It’s our hope that SPRINT participants will return to “life as usual” with expanded worldviews and a clearer sense of God’s work in their lives. The learning process continues after the trip experience; students will participate in a debriefing gathering in October, and will be encouraged to continue meeting with their SPRINT team to share the story of their host’s work and encourage future generations of SPRINT participants to serve.
I encourage you to give your student time to catch up on sleep, then set aside an extended period of time to share pictures and stories. Don’t expect completely-formed opinions immediately; the reflection process takes time. We remind returning SPRINTers that not everyone will have time to hear the whole story, but that they should find a few people with whom to share the longer, more in-depth account.
I’ve mailed team members some discussion questions and a copy of the Global Citizen Journal, published by the Krista Foundation for Global Citizenship (www.kristafoundation.org), to help them think through their experience as they move forward. If you’ve got time, I’d encourage you to talk though some of these materials with your student.
Thanks for your support of students on this team! Please let me know if you have questions.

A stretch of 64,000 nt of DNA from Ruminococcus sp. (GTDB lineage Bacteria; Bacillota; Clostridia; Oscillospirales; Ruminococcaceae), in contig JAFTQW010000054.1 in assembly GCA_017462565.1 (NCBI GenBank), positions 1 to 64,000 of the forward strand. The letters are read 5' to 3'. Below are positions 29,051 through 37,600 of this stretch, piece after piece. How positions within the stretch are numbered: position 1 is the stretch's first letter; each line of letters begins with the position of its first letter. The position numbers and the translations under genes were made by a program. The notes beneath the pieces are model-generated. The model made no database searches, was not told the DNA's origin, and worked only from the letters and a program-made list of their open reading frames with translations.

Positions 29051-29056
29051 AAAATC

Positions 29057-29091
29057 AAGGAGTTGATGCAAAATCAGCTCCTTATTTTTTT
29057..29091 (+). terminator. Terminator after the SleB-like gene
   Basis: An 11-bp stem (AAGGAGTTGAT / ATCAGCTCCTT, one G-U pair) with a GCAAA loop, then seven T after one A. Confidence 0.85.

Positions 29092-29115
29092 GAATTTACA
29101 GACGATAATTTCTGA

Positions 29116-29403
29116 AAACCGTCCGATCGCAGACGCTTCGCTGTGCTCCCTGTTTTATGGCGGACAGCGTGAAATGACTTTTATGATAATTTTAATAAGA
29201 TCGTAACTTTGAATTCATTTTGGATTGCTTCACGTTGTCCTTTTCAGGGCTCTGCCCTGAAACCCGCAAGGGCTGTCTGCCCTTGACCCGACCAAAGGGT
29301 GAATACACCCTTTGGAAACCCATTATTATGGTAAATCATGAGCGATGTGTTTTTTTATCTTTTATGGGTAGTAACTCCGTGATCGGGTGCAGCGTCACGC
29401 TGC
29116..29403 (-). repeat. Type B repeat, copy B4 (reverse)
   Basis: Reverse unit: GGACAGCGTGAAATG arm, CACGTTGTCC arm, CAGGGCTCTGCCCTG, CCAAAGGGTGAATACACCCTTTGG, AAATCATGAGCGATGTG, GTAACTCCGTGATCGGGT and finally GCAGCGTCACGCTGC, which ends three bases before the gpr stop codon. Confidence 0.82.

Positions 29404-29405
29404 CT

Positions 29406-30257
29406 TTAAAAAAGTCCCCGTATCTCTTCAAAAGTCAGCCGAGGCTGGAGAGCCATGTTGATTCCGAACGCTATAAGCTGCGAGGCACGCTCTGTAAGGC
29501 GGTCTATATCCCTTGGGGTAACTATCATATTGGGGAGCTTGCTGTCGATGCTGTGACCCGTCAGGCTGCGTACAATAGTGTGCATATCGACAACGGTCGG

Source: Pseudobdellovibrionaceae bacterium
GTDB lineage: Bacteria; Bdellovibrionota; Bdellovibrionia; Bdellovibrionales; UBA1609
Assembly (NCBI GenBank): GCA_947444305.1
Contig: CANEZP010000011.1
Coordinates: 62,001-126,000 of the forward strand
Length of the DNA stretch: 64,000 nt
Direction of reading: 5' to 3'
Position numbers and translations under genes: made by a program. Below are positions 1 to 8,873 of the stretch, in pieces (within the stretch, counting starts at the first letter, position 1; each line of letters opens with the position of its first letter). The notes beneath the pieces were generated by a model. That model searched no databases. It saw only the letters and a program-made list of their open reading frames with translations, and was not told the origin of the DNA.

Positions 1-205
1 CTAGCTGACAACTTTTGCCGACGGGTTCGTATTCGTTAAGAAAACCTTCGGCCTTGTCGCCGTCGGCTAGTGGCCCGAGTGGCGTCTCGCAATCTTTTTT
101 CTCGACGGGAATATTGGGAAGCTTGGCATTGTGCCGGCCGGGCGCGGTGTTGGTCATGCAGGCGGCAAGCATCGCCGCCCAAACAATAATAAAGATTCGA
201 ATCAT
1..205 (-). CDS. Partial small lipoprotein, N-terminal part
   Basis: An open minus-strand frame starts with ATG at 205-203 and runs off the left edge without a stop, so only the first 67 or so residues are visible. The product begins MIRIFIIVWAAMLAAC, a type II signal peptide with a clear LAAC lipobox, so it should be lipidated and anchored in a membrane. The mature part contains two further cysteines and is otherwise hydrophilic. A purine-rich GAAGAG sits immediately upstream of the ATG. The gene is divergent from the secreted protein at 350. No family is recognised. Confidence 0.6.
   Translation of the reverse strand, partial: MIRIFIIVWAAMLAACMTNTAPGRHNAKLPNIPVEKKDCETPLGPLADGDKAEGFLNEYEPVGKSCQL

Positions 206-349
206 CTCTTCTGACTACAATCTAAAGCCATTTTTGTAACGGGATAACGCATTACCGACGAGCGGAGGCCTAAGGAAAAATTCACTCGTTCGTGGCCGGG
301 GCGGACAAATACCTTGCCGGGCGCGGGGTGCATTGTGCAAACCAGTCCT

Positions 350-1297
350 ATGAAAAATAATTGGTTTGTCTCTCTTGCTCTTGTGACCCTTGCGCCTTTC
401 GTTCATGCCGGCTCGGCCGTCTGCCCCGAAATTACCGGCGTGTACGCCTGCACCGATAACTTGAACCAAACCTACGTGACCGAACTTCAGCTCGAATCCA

Here’s another brief update from the team. After a few days of rest at basecamp this weekend they’re headed out for their third island visit.
We are doing well. We completed our 2nd island stay and have been resting and doing a work project for a few days. We go to our 3rd island on Tuesday. We will be there for 6 nights. Part of the group that joined us left, so instead of 22 we have 12. The groups from different schools are getting along well. We have formed relationships with families on the shorter 2 island stays and it was difficult to leave. I imagine it will be harder to leave the longer 3rd island stay.
Here’s an email I received from the team this evening. They’re doing well: enjoying the islands and learning where “overseas” is…
Hey Owen this is team Indo trying to give you an update. We’ve just finished out first island and now on our way to the second island. Can you update our blog?
P.s. In Japan Huy bought an International charger that said “over seas”. I’ve learned that it meant over seas the other way and i bought an adapter to use in America.